Geoff Kerr widow pleased by Darren Kernohan sentence
The widow of a businessman shot dead at his home during an attempted robbery has said his killer's jail sentence was close to her "prayers being answered".
Darren Kernohan, 35, of Moss Drive, Antrim, was given a life sentence for the murder of Geoff Kerr, 60, at his Templepatrick home in April 2009.
On Thursday he was told he would serve at least 22 years in jail for the killing.
Mr Kerr's widow, Sally, let out a gasp in court when Kernohan was sentenced.
Kernohan had admitted firing the fatal shot, but had claimed he had done so accidentally during a struggle with the victim.
His accomplice Martin Fleming, 51, from Churchill Road in Larne, County Antrim, was told he will serve at least 16 years of his life term in jail before even being considered for release on licence.
The judge told Fleming he was giving him a discount because he was a secondary party to the killing and because he had pleaded guilty.
Outside Belfast Crown Court, Mrs Kerr said she had "mixed feelings" but that the family's "best expectations" had been achieved.
"The term of 22 years is actually a factor that on this occasion had been in my mind for Kernohan and 16 years for Fleming may have been slightly more than we anticipated, so in that sense we are as pleased as we can be," she said.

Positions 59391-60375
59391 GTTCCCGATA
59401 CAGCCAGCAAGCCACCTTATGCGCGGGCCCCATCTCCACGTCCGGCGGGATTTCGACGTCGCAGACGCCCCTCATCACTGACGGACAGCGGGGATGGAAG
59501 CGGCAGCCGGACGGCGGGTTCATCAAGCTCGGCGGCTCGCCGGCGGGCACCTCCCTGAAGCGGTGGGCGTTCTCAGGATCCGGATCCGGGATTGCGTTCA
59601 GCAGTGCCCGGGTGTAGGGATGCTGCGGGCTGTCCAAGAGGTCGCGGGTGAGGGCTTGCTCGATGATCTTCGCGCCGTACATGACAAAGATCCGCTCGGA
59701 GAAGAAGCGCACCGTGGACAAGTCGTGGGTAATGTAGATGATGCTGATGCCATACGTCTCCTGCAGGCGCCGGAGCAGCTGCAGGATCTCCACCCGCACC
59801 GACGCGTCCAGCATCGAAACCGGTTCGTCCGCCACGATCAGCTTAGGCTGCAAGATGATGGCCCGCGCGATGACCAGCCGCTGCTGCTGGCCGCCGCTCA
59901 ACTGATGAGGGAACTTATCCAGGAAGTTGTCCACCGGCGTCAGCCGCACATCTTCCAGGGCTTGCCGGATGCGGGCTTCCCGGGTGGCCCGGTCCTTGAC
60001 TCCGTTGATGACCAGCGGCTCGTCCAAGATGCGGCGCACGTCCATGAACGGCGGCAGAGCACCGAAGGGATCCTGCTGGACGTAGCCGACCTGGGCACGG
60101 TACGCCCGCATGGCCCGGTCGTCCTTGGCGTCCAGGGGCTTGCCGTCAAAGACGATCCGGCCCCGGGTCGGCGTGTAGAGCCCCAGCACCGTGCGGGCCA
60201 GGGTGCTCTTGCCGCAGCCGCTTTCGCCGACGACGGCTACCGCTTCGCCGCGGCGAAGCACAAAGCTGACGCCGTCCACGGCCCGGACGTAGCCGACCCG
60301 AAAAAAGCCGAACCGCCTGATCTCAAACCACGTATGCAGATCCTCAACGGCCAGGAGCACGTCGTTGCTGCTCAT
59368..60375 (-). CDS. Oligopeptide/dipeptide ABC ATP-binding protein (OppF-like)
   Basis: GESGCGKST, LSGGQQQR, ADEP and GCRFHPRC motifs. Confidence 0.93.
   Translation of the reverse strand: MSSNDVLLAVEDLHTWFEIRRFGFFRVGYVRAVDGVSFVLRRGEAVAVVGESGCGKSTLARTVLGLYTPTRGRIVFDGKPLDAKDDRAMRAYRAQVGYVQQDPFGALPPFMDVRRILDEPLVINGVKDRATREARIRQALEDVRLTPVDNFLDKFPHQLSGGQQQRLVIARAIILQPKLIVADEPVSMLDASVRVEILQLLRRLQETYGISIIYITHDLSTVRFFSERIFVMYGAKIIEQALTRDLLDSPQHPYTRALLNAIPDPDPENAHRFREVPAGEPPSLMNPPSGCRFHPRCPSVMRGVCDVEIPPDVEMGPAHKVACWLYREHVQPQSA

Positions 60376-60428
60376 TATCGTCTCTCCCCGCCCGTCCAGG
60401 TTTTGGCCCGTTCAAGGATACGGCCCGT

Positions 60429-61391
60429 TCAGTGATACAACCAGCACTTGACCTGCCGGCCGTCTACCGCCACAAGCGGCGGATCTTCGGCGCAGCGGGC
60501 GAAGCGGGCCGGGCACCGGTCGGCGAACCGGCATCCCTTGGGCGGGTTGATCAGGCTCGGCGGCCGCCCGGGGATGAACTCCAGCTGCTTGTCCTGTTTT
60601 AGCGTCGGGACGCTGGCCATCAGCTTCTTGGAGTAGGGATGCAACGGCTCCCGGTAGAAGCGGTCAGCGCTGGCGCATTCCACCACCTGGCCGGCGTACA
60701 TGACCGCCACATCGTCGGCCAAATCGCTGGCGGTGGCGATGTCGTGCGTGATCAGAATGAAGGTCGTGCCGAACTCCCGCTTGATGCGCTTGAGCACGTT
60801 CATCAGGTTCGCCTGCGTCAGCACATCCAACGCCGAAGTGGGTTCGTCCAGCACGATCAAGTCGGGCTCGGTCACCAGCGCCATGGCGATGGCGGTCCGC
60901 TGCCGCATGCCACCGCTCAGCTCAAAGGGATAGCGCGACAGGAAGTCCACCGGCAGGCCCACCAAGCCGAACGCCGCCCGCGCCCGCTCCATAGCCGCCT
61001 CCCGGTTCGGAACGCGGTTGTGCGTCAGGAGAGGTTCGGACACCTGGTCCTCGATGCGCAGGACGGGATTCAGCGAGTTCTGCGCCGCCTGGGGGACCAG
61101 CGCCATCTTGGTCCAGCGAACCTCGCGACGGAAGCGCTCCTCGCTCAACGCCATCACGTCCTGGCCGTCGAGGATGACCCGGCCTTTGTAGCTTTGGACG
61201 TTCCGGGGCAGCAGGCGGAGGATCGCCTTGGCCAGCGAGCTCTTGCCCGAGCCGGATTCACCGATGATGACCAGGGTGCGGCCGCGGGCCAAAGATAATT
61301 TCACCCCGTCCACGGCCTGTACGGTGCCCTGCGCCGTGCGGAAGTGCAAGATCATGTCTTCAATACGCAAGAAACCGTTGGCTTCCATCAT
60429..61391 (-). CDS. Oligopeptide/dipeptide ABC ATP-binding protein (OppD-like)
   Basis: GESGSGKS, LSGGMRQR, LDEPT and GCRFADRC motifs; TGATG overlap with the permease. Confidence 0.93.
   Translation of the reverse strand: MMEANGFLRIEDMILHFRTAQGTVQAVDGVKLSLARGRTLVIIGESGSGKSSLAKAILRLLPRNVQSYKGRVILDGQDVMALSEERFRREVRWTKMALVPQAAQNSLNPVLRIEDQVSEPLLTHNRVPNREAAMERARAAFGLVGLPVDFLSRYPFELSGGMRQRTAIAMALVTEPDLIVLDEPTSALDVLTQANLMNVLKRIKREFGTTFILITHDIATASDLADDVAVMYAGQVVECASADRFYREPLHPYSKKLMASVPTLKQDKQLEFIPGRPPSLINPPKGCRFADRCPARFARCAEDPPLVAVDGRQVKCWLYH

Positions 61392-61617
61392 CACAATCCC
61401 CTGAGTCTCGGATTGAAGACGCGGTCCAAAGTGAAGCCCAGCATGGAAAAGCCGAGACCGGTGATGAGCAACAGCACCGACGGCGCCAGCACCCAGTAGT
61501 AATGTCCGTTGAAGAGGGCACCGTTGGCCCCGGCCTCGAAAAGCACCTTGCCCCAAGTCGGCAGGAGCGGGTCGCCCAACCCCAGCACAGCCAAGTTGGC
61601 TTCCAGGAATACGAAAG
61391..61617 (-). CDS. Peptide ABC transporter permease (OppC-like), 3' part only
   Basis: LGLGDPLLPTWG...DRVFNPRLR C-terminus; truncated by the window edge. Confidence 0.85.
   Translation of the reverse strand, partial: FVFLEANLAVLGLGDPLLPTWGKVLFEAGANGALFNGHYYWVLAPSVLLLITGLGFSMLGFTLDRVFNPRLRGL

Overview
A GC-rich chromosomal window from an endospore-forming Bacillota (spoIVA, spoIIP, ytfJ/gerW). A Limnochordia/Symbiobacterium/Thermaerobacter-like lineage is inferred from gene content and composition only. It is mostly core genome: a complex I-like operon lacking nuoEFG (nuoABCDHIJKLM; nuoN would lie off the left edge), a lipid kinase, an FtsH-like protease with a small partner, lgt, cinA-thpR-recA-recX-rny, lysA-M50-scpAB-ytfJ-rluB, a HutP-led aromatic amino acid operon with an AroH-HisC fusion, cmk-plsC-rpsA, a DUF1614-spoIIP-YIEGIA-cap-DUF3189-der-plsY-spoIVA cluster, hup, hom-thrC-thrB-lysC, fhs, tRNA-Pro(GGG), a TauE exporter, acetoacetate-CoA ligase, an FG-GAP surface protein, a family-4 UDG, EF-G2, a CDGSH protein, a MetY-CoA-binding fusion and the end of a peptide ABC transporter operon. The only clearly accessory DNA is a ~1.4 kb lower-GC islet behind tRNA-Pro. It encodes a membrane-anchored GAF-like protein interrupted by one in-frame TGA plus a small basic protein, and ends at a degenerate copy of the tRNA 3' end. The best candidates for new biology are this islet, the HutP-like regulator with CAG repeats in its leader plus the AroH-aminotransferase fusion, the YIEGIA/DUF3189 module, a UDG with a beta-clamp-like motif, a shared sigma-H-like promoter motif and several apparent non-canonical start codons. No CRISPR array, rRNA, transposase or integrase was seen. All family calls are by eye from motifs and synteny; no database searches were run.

"We may have been expecting something in the region of 18 or 19 years (for Kernohan) which would have been very difficult to accept, so to have anything more than that was acceptable - it is almost as if your prayers were being answered."
Mrs Kerr also said the family felt they had done the best they could for her husband.
She added:"Nothing is ever going to bring him back, but at least tonight I will be able to tell him just what the ultimate outcome has been and perhaps we can start to move on with whatever is going to become of the rest of our lives."
Mother and daughter Margaret Deery, 63, and Siobhan Clyde, 34, both from Willowtree Park in Newtownabbey, who admitted charges of perverting the course of justice in relation to the killing, were each handed 12 month jail terms which were suspended for two years.
Mr Justice Hart handed the same term to Laurence Desmond Kincaid, 60, from the Upper Hightown Road in north Belfast, who pleaded guilty to withholding information about the murder.
The judge said he was satisfied that contrary to his assertions during the trial, Kernohan had "shown no remorse whatever throughout these events".
He said the murder was aggravated by Kernohan's criminal record which contained offences of serious violence, possession of a sawn-off shotgun and killing three people by dangerous driving.
In the driving incident in 2001, he was over the legal alcohol limit and was fleeing from police. He pleaded guilty to causing death by dangerous driving.
The judge said Kernohan was on probation for having the shotgun when he killed Mr Kerr.
"He refused to answer questions during interview and it was only when it was clear that the DNA evidence linked him to the scene that he constructed this lying account, as the jury has found it to be, to explain his actions," Mr Justice Hart said.
"I consider that there are no mitigating factors and that in view of the aggravating factors to which I have already referred the appropriate minimum term which he must serve before he can be considered for release is one of 22 years imprisonment."